Two recently reported studies explore the importance of adequate vitamin D for patients undergoing spine surgeries and in those with inflammatory spinal cord disease. Although further research is required to confirm the benefits, vitamin D supplementation in these patients could be an essential component of improved spine health and effective pain management.
Vitamin D Deficiencies Hamper Recovery from Spine Surgery
Speaking at the 26th Annual Meeting of the North American Spine Society, orthopaedic surgeons from Washington University School of Medicine in St. Louis reported that more than half of 313 patients undergoing spinal fusion surgery had inadequate levels of vitamin D; a quarter of them were severely deficient [Stoker et al. 2011].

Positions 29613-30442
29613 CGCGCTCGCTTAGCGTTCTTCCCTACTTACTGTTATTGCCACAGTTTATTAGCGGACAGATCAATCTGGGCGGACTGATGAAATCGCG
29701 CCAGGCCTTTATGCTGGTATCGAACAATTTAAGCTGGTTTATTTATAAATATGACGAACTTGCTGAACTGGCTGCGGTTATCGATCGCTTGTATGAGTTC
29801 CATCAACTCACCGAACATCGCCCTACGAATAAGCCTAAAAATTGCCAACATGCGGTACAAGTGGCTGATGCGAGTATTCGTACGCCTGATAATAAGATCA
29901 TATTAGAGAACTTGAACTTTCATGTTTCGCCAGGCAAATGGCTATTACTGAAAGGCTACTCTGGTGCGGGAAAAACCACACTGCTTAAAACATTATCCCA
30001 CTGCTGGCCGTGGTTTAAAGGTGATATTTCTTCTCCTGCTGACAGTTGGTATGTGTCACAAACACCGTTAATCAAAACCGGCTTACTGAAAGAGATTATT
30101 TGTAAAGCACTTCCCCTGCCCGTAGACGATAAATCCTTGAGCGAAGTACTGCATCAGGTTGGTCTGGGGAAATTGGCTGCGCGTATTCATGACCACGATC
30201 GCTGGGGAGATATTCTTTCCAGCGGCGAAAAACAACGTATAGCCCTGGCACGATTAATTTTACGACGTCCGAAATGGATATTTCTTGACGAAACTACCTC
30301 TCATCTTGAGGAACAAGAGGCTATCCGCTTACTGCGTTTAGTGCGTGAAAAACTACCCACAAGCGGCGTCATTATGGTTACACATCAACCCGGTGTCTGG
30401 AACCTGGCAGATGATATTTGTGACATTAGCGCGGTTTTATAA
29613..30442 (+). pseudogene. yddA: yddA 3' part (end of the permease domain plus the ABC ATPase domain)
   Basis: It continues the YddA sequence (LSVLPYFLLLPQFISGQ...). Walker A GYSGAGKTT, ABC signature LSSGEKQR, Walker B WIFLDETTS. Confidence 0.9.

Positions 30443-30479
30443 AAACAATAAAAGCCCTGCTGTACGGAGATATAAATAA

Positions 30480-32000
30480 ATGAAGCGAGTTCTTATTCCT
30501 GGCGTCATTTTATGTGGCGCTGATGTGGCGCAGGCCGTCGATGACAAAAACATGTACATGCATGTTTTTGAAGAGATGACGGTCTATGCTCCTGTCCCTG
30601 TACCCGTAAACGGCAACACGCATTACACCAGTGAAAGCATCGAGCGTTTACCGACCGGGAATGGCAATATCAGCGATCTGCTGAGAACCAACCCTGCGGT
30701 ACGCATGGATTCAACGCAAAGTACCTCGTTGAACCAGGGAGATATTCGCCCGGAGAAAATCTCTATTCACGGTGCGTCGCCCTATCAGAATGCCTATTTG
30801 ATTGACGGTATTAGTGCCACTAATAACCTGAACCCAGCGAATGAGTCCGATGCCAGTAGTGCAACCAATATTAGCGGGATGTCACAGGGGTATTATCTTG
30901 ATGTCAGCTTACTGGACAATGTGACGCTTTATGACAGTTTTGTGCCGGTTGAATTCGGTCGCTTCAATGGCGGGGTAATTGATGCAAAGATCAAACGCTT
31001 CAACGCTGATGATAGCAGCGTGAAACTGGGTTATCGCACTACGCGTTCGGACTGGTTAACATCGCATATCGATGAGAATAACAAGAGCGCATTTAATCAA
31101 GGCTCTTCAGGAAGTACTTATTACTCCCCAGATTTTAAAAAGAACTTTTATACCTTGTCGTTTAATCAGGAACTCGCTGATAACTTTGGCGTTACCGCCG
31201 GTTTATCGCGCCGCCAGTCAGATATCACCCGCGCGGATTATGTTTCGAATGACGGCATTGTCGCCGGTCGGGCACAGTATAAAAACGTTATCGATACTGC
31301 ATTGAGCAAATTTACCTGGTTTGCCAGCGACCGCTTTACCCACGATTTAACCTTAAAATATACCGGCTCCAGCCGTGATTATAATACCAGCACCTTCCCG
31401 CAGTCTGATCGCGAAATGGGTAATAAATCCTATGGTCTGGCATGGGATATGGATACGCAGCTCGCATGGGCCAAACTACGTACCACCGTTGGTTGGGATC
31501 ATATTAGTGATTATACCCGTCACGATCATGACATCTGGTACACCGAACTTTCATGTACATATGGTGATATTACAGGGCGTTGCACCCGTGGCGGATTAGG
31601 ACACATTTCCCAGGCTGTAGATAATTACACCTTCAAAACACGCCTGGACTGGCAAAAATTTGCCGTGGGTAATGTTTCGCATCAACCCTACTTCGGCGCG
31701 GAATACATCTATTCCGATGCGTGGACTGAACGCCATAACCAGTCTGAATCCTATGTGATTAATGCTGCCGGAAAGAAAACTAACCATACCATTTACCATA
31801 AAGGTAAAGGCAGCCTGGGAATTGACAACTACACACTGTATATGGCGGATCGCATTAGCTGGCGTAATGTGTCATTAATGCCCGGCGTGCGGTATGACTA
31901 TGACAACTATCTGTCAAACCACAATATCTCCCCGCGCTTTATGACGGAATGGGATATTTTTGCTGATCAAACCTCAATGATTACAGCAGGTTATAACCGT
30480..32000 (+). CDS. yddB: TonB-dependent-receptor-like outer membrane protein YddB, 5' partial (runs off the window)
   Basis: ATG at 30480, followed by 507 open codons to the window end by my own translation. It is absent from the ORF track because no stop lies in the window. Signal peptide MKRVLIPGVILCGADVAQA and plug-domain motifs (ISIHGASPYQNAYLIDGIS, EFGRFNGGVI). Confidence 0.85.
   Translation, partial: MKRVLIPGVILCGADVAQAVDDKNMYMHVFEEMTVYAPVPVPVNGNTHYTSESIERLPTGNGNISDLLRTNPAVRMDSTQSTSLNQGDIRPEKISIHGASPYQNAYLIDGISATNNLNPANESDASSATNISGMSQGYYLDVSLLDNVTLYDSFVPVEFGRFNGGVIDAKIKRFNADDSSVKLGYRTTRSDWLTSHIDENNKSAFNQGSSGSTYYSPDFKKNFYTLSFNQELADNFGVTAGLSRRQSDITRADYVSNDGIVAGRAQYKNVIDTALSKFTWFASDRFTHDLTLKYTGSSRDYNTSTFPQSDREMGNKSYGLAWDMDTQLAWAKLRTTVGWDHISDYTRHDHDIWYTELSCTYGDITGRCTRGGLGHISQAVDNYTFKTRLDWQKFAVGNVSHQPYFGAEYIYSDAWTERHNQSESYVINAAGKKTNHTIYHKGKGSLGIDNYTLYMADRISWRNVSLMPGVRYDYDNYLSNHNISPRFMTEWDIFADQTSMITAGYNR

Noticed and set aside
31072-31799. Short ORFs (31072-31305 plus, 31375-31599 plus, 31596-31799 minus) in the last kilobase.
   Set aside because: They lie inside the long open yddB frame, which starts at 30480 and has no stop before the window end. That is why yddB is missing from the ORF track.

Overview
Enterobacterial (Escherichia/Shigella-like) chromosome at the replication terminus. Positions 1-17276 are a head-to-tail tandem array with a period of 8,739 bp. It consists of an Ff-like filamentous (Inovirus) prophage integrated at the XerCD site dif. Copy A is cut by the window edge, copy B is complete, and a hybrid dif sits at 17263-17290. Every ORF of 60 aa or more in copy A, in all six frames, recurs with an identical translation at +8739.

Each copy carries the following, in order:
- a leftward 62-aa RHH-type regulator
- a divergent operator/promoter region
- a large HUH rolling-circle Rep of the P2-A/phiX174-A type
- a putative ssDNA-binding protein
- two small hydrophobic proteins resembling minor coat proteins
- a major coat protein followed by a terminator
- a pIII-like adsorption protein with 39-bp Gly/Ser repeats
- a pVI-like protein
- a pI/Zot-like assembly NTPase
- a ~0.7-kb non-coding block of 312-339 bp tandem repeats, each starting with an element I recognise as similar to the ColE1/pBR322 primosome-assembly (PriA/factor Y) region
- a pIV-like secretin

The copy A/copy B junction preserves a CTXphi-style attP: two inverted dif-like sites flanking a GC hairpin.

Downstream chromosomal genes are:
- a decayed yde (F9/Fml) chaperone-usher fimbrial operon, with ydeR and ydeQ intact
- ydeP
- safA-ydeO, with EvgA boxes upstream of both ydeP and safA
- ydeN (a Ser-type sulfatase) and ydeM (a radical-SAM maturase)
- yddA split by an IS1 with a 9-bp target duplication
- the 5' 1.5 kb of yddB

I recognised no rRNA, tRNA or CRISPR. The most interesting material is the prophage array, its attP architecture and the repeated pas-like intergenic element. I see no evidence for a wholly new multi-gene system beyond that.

One of the study authors, Jacob M. Buchowski, MD, said he became aware of the vitamin D problem when a patient in her 40s experienced a slow recovery after spinal fusion surgery. While he was trying to determine why the vertebrae did not fuse properly the woman mentioned that she had recently been diagnosed with vitamin D deficiency. “It was like a ‘light bulb’ went off,” he stated. Consequently, Buchowski and colleagues started routinely screening patients prior to spinal fusion surgery for vitamin D deficiency.
Low vitamin D levels are known to be common in elderly patients; surprisingly, however, patients in this study most likely to have inadequate levels were younger; on average, 55 years old. One quarter of the patients, predominantly those who were older, had taken vitamin D supplements in the past.